Hiroshima survivors remember

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Hiroshima survivors remember
Hiroshima survivors’ tale a painfully seared memory

More than 140,000 people were killed on Aug. 6, 1945, when at 8:15 a.m. the United States dropped the first atomic bomb on the city of Hiroshima.

Among the 200,000 atomic bomb survivors, or “Hibakusha,” are Keiko Ogura, who was 8; and Sunao Tsuboi, a Hiroshima University engineering student at the time.

Their mission today is to remind the world of the death and destruction caused by the first use of a nuclear weapon.

“It is clear that if a nuclear war happened now, humans would be destroyed by a nuclear explosion equivalent to several thousand times the power of that used in Hiroshima,” Tsuboi told the Star-Bulletin in an interview. “There will be no winner.”



By Gregg K. Kakesako / gkakesako@starbulletin.com

HIROSHIMA » Keiko Ogura was only 8 years old when her father kept her home from school on Aug. 6, 1945, because “he felt something was wrong.”

That same day, Sunao Tsuboi, at the time a 20-year-old engineering student at Hiroshima University, was studying when at 8:15 a.m. the city of Hiroshima became the victim of the world’s first atomic bombing.

Tsuboi, 82, and Ogura, 70, are atomic bomb survivors, or “Hibakusha,” who lived through “a living hell on Earth” when the city of Hiroshima’s 350,000 inhabitants died.

Their mission today is to remind the world of the death and destruction caused by the first use of a nuclear weapon.

Tsuboi has been featured as one of 14 Japanese survivors and four Americans interviewed in the documentary “White Light/Black Rain,” which will premiere tomorrow on HBO. In the film by Steve Okazaki, Tsuboi says he was ready to go to war, to die for his country, “to fall like petals from a flower, that was our destiny.”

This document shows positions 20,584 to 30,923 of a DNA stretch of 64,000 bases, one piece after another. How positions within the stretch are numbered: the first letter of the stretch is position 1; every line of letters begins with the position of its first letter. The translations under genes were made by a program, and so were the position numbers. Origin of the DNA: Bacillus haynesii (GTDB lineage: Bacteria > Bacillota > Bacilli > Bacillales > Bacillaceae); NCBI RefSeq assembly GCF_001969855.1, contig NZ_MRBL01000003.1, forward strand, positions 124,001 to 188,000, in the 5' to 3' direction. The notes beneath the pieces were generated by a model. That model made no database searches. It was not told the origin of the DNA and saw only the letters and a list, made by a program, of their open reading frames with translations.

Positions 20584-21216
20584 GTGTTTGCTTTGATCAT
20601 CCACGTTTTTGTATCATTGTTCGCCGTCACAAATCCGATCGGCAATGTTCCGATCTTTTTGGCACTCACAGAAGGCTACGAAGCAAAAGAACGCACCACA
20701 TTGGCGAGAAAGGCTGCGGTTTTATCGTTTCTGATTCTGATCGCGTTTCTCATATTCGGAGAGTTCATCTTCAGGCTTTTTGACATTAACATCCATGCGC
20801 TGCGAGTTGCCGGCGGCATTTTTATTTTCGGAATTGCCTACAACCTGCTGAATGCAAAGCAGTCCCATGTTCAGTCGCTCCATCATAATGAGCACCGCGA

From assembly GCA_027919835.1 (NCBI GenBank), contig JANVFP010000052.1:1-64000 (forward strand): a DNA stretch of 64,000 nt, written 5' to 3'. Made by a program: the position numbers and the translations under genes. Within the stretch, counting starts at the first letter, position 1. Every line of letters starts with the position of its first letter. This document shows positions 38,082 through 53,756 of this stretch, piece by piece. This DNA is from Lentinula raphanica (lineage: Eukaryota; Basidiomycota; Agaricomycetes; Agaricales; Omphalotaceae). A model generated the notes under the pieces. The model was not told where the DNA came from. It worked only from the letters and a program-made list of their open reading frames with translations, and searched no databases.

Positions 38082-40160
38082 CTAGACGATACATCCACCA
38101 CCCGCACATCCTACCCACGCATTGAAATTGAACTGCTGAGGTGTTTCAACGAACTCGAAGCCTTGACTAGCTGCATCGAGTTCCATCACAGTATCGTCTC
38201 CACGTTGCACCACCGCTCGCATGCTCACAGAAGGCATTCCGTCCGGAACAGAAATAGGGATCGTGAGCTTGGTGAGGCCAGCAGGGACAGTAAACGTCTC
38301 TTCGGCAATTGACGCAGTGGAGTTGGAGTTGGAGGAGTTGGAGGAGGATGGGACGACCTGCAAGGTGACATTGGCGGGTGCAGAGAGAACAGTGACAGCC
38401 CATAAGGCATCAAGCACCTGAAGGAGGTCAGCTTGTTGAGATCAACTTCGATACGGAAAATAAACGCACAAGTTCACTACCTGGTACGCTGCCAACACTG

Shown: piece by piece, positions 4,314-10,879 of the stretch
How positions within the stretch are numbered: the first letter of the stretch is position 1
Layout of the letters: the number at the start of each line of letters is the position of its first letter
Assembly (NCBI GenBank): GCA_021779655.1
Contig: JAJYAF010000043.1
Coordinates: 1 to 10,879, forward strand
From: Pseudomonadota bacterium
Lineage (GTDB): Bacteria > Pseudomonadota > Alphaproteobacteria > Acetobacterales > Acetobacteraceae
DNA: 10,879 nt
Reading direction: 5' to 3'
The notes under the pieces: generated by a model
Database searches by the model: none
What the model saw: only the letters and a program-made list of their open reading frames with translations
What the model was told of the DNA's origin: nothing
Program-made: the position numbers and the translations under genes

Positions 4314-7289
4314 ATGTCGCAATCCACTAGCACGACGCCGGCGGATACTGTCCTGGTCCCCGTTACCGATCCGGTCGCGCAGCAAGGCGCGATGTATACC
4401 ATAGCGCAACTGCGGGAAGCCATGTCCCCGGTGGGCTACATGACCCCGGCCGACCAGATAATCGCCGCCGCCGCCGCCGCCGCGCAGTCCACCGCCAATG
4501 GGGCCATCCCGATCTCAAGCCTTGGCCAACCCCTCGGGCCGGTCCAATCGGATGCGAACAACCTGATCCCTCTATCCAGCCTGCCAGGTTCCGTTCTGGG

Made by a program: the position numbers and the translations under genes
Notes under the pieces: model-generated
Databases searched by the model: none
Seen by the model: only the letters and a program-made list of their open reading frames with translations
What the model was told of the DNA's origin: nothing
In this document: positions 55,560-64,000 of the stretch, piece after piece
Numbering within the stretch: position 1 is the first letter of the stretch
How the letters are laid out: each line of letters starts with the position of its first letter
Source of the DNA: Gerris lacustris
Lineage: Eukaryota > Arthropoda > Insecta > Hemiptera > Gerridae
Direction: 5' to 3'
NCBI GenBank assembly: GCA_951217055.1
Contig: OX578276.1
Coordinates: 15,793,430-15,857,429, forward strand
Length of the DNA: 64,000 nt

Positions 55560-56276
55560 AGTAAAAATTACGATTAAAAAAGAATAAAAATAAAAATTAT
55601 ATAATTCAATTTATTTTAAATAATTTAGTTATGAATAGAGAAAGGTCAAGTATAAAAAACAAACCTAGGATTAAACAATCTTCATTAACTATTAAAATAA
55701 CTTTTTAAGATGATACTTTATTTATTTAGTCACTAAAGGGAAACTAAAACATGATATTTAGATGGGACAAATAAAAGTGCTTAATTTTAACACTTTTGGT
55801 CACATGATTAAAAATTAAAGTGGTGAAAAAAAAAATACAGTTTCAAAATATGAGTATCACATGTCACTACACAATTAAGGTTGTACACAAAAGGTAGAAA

Keiko Ogura views a model of Hiroshima and Mount Futabayama, which shielded her family from the atomic bomb blast 62 years ago. Students regularly visit the Hiroshima Peace Memorial Museum, which contains a model of the city after the bombing and other exhibits showing the damage caused by radiation, heat rays and the blast. CLICK FOR LARGE

Through an interpreter, Tsuboi told the Star-Bulletin recently, “The greatest fear a victim of an atomic bomb is that the destruction of their ‘humanity’ will continue throughout the world even if they survived.

“Atomic bombs are absolute evil and are not morally tolerable,” added Tsuboi, who has traveled the world advocating the abolition of nuclear weapons. “It is clear that if a nuclear war happened now, humans would be destroyed by a nuclear explosion equivalent to several thousand times the power of that used in Hiroshima. There will be no winner.”

Tsuboi, co-chairman of the Japan Confederation of A-and H-Bomb Sufferers Organizations, said he was a half-mile from the hypocenter of the atomic explosion.

The scars on his face and body are as vivid as his memory of that day in August.

It was already hot, Tsuboi recalled.

But the sky was clear. It was almost cloudless. Just before 8 o’clock an air raid siren had been sounded, but virtually ignored.

Tsuboi was walking on Miyuki Bridge on his way to the university.

In one of the rare photographs taken minutes after the blast, Tsuboi and other survivors can be seen looking back at the city. He said he scratched “Tsuboi died here” on a wall to tell his friends where his badly burnt body could be found.

He said the crew of the U.S. B-29 bomber Enola Gay had used the T-shaped Aioi Bridge in the center of the city as its aiming point. The bomb exploded nearly a half-mile over Shima Hospital — 990 feet southeast of the bridge, crushing all buildings within a 1 1/2-mile radius. The Aioi Bridge now marks the north entrance to Peace Memorial Park. The perpendicular lines that make the T are made up of a bridge that spans the east and west banks of the Honkawa River and another that stretches south from its midsection to Nakajima-cho in Peace Memorial Park.

The blast scooped up Tsuboi and tossed him 30 feet.

He saw a huge flash of light, but no mushroom cloud.

“I lost consciousness for 10 to 15 minutes,” Tsuboi added. “When I awoke there was darkness surrounding me. Everything was a dim gray, charcoal color.